Twenty years ago Pharaoh Mann came to power in Margate on a wave ofanti-immigrant feeling. His wife stands by him but disagrees with himpolitically. Her heart shows through by taking in an immigrant's babythat had been abandoned calling him Moses. Now two decades laterMargate has become own-ruled and has been divided into two parts. Onepart is where the "normal" people living but the former attraction areaof dreamland has been turned into a camp for criminals, immigrants, thehomeless, the unemployed, the disabled and so on. Moses is now a man,with liberal views and a flirty way with his maid who is allowed outof Dreamland to work. When she is fired, he goes after her but a fatalscuffle with security sees Moses hiding in the camp and discovering hisbackground and destiny.
Back in 2006 I saw a documentary on Gormley's waste man sculpture thatwas made for this film to use. In that documentary I still remember therather pretentious air around those involved with it, even if thedocumentary did well to balance it with people confused and bemused byit all. It was to be just over a year before I saw the main feature onchannel 4. Unfortunately the force of creative presence that I sensedin Woolcock in that documentary is the thing that drives the film. As aresult Exodus is all too arty and creative and it undermines what I waslooking for the film to do, which was be topical, impacting andinsightful.
It is not like the topics are not there (immigration, racism, terrorism all the "isms" in fact) but they just aren't as well delivered as Iwould have wanted. Maybe it is because of how similar it feels to themuch better Children of Men (an impression made worse by the presenceof Ashitey, who appears to be trying to corner a niche genre market)but the themes just don't grip me as they did in that film althoughthey are similar Exodus just didn't make that many points consideringwhat it was doing. The fault must lie with Woolcock, who cannot bringher material together into what really should have been cutting whenviewed in respect to modern life in Britain today. As it is she seemsto have made making the film the way she did her focus rather thanthinking about the end product. The focus on process is commendable butunsuccessful. OK, so well done trying something different, using localpeople, bringing in art installations as part of the film andattempting to base your story on the bible but making it modern howeverit doesn't work. The Waste Man doesn't really fit and seems unnecessaryand for the sake of having art in there; the locals stand out a milewith "am-dram" delivery and so on.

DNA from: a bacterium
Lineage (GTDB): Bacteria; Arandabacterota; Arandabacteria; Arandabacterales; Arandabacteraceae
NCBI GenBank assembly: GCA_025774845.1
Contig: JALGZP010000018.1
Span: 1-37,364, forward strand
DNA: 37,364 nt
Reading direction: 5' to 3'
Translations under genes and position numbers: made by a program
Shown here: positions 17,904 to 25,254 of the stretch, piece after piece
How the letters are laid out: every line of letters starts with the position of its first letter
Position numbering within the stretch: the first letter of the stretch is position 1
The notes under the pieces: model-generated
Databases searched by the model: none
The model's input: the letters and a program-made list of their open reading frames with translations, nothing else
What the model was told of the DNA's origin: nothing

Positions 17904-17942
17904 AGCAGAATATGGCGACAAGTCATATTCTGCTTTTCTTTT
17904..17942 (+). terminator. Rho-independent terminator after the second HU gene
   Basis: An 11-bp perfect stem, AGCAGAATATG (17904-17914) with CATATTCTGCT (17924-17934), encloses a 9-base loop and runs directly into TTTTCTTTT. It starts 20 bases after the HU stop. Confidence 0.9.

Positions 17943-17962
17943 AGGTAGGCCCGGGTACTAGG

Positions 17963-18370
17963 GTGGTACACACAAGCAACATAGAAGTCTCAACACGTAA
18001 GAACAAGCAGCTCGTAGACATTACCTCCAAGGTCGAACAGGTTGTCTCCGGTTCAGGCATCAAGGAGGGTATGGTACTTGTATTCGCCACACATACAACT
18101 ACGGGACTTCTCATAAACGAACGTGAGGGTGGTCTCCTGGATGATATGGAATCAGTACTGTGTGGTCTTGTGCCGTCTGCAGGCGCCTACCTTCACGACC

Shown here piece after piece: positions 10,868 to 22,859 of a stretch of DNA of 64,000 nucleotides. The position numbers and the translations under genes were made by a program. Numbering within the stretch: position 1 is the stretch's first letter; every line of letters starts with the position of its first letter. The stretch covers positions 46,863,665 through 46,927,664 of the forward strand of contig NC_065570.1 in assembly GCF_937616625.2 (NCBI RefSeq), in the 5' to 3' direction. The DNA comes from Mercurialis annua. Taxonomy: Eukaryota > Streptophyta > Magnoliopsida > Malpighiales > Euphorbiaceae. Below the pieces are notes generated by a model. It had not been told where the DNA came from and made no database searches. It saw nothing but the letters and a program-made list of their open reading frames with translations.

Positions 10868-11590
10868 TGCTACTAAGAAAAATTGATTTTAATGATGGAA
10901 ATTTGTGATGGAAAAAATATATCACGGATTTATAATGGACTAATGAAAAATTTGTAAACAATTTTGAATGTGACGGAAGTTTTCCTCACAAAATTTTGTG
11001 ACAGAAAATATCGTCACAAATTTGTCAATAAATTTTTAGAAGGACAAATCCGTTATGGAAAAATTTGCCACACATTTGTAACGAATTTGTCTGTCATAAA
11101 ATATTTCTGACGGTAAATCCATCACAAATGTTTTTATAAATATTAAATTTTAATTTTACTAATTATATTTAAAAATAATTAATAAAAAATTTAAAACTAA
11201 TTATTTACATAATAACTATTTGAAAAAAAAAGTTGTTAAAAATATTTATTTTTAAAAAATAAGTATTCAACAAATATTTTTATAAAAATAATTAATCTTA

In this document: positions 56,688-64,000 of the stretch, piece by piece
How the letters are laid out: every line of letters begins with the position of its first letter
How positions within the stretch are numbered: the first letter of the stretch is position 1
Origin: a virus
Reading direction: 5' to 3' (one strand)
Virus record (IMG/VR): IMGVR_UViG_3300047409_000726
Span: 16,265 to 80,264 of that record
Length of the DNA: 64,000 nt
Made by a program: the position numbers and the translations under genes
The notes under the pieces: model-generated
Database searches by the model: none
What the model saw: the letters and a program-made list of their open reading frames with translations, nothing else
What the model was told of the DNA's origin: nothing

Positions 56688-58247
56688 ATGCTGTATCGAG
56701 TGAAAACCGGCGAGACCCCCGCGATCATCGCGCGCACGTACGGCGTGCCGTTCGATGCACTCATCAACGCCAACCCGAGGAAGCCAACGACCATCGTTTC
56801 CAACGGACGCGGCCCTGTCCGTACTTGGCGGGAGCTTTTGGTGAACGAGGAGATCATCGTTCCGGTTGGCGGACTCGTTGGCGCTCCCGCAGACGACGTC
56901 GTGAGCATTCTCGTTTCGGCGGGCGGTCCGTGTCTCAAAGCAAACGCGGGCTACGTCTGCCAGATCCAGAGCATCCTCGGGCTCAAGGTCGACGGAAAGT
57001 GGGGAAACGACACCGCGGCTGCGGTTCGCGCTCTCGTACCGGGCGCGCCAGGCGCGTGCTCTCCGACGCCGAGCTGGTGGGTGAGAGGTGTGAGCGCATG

The cast are not all this way though. Percival is solid while Hill atleast adds value thanks to the way he hams it up like it is his lastact on earth. Ashitey is the only one that convinces in her fieryperformance and more could have been made of her confrontation ofMoses' terrorist acts. Below them things aren't great although this wasthe risk of the creative process.
Overall then this is a flawed film that disappoints in the delivery asmuch as it attracts attention in the process. Credit to Woolcock forthe way she has made this film and what she has tried to do but it allcounts for naught in a script that fails to do anything of realsignificance with the many themes in rams into its biblical retelling.I wanted to like it but I'm afraid my advice would be to leave this andwatch Children of Men because it is worth more of your time. If youhave already seen it, then I would suggest leaving Exodus anyway oryou'll forever be comparing the two.
Set in the near future. Pharoah Mann, a right wing politician is elected into power. He clears the streets of all people that are considered a blight on society, such as petty criminals, alcoholics, tramps, drug addicts, asylum seekers and refugees and puts them all into a ghetto where unless they have a work permit they cannot leave. When Moses the son of Pharoah finds he is not actually the privileged son of a politician but the son of a refugee who was put into the ghetto 20 years previously, he begins a war with his father in order to free the people of the ghetto.